Brothers and sisters, are you making the gospel of Jesus Christ the center of your life? How do we do this? I believe that it all starts with choices.
President Russel M. Nelson said, “Each day is a day of decision, and our decisions determine our destiny.”
I’m sure that you already know this, but many important decisions are being made right now while you are in college. From personal experience, I know that you are facing many crossroads that are right in front of you, and those choices you make will have an impact for the rest of your life and for eternity; therefore, the choices that we make are important and there is power—a power to overcome—that we can gain by making good decisions. For example, we’ve all heard the primary song “Scripture Power” or we’ve heard about the enabling power of the Atonement of Jesus Christ, the power in the Priesthood, the power of Prayer. President Nelson in the last general conference talked about how repentance gives us power. To obtain this divine power, each of these require an action on our part; therefore, it comes down to our choices that we make. In last week’s Devotional, Brother Max Checketts taught us about spiritual maturity and that “mature people live by values. They have principles that guide their decisions.”
I was touched by your comments in this week’s discussion board about choices. I asked you what decisions you’ve made that have helped bring you closer to Heavenly Father. Some of the choices that you mentioned included listening to conference talks, choosing to repent, reading the scriptures, prayer and fasting, and attending the temple once a week. Additional comments included choosing how you respond to what others say or do to you, the decision to accept an assignment that you did not want to accept, choosing to be less critical of others, and choosing to reduce the time that you spend on social media.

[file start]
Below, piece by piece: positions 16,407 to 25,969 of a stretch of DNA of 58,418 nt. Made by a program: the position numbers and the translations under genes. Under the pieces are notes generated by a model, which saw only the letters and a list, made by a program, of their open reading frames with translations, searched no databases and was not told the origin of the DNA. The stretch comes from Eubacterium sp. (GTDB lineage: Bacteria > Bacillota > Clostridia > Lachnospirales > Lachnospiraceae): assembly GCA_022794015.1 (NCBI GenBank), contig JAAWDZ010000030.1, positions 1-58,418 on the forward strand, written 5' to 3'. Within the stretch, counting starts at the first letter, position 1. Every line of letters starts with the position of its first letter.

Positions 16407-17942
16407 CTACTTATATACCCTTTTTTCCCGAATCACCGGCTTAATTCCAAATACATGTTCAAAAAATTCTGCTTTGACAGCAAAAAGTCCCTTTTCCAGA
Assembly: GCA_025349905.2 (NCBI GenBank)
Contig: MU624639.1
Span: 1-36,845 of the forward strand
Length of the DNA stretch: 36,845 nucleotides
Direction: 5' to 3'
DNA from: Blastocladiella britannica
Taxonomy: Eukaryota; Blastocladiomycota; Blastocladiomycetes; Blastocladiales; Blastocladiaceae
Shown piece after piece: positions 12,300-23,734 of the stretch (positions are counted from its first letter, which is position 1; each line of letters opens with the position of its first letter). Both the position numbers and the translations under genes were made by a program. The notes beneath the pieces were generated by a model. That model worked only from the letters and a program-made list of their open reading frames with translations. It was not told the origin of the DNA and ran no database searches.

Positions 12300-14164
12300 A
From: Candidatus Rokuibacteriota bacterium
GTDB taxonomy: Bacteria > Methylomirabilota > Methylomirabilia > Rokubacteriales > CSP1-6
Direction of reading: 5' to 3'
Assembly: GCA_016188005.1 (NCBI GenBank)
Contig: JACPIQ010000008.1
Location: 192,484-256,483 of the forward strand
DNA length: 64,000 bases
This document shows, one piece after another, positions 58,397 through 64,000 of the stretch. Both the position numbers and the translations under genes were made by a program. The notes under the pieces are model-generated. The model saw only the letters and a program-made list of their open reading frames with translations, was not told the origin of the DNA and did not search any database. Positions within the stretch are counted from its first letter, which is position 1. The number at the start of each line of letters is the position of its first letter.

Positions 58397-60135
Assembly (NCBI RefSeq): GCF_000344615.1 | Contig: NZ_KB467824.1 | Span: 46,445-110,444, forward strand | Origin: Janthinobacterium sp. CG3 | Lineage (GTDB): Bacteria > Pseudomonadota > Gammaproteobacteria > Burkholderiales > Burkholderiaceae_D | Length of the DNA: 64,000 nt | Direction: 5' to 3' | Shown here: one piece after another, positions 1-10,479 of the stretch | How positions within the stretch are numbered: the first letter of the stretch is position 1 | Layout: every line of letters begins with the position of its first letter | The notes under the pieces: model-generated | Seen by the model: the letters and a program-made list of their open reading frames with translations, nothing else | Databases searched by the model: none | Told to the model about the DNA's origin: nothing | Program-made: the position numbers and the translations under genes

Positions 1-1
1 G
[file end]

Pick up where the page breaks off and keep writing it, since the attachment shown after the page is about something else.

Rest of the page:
We all know what the right choices are, but why is sometimes so hard? I think the hardest part of making good choices is finding the motivation to do what is right.
I would like share one experience that I had about motivation and wanting something very badly. I believe that this experience has some similarities to our journey on earth. I grew up working on a cattle and sheep ranch for the first 18 years of my life. It was a family business, and we had several thousand head of sheep, and in addition, we had a few hundred head of beef cattle. It was a totally different culture than I live in now, but it was a great time in my life, and I had a lot of adventures and experiences during those years, and they have taught me many valuable lessons. I was looking for a few head of stray cattle in one of our cattle ranges near Chama, New Mexico. On this day, I was riding one of our best horses named Red.
Red had a lot of stamina, a fast walk, and he had a lot of attitude. He a very spirited horse, and he was so confident that it seemed that could blow fire from his mouth like something you would see in a Lord of Rings movie.
It was a beautiful morning. The sun was just coming up; there was a strong aroma of sage brush as it had just rained the night before. I had just graduated from high school and I had a scholarship to play basketball at Ricks College. I was healthy, and my saddle bags full of jerky, sunflower seeds, and drinks. I remember thinking how good life was and that it could not get better than this.